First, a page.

The Old Grammar School had space for 200 students but had only 16 as of 1980; [37] the building remained in use as a school until the 20th century; it is now used for other purposes. [38] Another school, the Lady Lumley's School in nearby Pickering, is still in use, as a coeducational secondary school and sixth form. The only current school in Thornton Dale is the CE School school, with 133 students in 2018, operated by the Church of England. [39]

In 1801, the population was 1,041. By 1831, it had increased to 1,368. [40]

The village used to have a railway station on the Forge Valley Line between Seamer and Pickering. The trains first arrived in 1839 but the Pickering-Scarborough branch was not completed here until 1882. Some agricultural workers left the area on the train, seeking paid jobs elsewhere. [41] The Thornton Dale railway station opened in 1882 and closed to passengers in 1950, with a freight train from a quarry in the village continuing to use the tracks until 1964. [42] After being used for several purposes, including offices and a caravan park, the station was converted into three holiday rental cottages. [43]

It was in 1907 that the village was first deemed as the "prettiest" in Yorkshire; voters in this poll were the readers of a newspaper. [44] By that time, the village was considered to be a tourist hotspot. [45]

Governance

The parish was part of the Ryedale district from 1974 to 2023, and part of the electoral ward of Thornton Dale, which extended beyond the boundaries of the Parish with a total population of 3,256 at the 2011 census. [46]

The parish is in the Thornton Dale and the Wolds electoral division of the unitary authority of North Yorkshire Council. [47]

The parish council is Thornton le Dale; the council has 7 members and meets monthly at the Hill Memorial Institute. Meetings are open to the public. [48]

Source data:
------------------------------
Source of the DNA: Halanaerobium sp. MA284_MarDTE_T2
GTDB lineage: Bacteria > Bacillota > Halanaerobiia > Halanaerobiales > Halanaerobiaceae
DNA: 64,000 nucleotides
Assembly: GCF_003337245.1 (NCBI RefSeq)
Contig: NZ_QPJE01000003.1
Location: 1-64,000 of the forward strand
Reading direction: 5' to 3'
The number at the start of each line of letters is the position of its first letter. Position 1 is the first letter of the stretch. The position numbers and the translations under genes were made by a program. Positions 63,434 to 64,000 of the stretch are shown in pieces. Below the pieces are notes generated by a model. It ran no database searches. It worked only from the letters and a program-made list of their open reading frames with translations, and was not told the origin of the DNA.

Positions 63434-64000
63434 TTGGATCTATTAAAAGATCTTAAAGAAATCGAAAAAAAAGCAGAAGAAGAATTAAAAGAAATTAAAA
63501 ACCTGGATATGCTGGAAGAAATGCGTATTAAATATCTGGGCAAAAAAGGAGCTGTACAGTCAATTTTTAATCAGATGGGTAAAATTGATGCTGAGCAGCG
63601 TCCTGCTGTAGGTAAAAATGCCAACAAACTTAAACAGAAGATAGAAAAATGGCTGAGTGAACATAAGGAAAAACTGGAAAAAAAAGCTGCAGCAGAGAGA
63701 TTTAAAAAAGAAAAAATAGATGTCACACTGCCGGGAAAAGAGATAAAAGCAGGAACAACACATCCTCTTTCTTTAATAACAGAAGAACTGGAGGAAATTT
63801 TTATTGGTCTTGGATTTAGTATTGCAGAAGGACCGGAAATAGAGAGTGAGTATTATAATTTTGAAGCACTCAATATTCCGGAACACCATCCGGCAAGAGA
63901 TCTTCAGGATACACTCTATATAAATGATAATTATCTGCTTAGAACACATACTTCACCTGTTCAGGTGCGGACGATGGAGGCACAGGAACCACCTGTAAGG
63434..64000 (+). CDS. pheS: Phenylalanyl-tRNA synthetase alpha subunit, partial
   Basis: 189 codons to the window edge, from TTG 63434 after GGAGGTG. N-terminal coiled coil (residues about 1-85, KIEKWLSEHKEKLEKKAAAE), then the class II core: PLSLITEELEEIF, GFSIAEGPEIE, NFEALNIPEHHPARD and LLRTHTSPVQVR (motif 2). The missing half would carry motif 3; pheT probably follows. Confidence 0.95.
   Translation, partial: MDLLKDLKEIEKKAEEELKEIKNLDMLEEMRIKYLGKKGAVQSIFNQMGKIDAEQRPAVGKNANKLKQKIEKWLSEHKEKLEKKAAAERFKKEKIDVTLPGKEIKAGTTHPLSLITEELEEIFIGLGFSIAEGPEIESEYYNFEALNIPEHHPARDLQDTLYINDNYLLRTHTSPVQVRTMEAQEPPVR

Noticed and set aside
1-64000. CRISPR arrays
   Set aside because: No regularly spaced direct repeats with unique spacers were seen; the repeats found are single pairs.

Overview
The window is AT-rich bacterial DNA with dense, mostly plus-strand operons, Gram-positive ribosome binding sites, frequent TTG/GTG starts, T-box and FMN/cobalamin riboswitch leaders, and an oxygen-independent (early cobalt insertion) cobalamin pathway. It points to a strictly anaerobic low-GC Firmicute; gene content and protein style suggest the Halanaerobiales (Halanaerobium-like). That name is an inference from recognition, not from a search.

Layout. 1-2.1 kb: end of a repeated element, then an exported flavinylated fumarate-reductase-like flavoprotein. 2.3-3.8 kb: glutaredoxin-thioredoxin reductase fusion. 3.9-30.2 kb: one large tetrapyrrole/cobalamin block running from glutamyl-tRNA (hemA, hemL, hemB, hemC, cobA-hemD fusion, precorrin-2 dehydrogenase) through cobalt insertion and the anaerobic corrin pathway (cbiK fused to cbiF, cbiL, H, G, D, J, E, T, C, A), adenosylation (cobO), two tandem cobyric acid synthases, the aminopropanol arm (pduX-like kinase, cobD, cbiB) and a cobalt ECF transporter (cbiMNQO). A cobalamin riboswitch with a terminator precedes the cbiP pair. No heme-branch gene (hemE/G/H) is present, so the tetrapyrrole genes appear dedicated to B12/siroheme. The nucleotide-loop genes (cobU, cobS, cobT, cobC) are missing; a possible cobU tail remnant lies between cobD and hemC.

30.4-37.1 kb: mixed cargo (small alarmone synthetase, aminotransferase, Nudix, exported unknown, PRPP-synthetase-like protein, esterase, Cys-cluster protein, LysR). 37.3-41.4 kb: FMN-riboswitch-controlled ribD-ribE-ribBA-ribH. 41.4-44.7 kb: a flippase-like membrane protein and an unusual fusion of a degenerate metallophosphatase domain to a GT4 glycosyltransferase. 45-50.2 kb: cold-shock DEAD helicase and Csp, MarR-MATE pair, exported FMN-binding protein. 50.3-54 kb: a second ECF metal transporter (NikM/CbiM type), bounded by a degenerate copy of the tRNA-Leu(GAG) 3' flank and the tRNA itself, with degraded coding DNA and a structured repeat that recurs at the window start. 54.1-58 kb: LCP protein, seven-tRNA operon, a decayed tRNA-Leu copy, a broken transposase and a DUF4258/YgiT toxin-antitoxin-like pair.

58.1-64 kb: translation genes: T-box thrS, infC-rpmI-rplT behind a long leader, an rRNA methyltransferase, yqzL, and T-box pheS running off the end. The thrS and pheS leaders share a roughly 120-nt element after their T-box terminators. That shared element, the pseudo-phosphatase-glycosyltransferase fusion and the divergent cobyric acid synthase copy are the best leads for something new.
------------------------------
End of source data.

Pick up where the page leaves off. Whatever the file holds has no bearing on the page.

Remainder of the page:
Tourism

Shops in the Square, in an area known as The Forge Thornton le dale business 682.jpg
Shops in the Square, in an area known as The Forge

The tourist era in this area was underway by the early 1900s and in 1907, Thornton-le-Dale was named Yorkshire's Prettiest Village in a newspaper poll; it remains popular with tourists. [49] Such visitors fuel the economy, with many visiting the very quaint village with its ancient market cross, stocks on the small village green and small beck (stream). There are several cafes and pubs, as well as a seasonal tea room and many shops. Nearby, Dalby Forest offers paths for walking, cycling and nature-watching. The Information Point can provide visitors with a pamphlet providing specifics as to other walks from the village, [50] including one to the tiny hamlet of Ellerburn. [51]

North Yorkshire Motor Museum in 2007 North Yorkshire Motor Museum - geograph.org.uk - 471350.jpg
North Yorkshire Motor Museum in 2007

The village has a large car park area and is also served by buses such as the Coastliner's route 840 (Leeds to Whitby) and Route 128 on the East Yorkshire service. [52]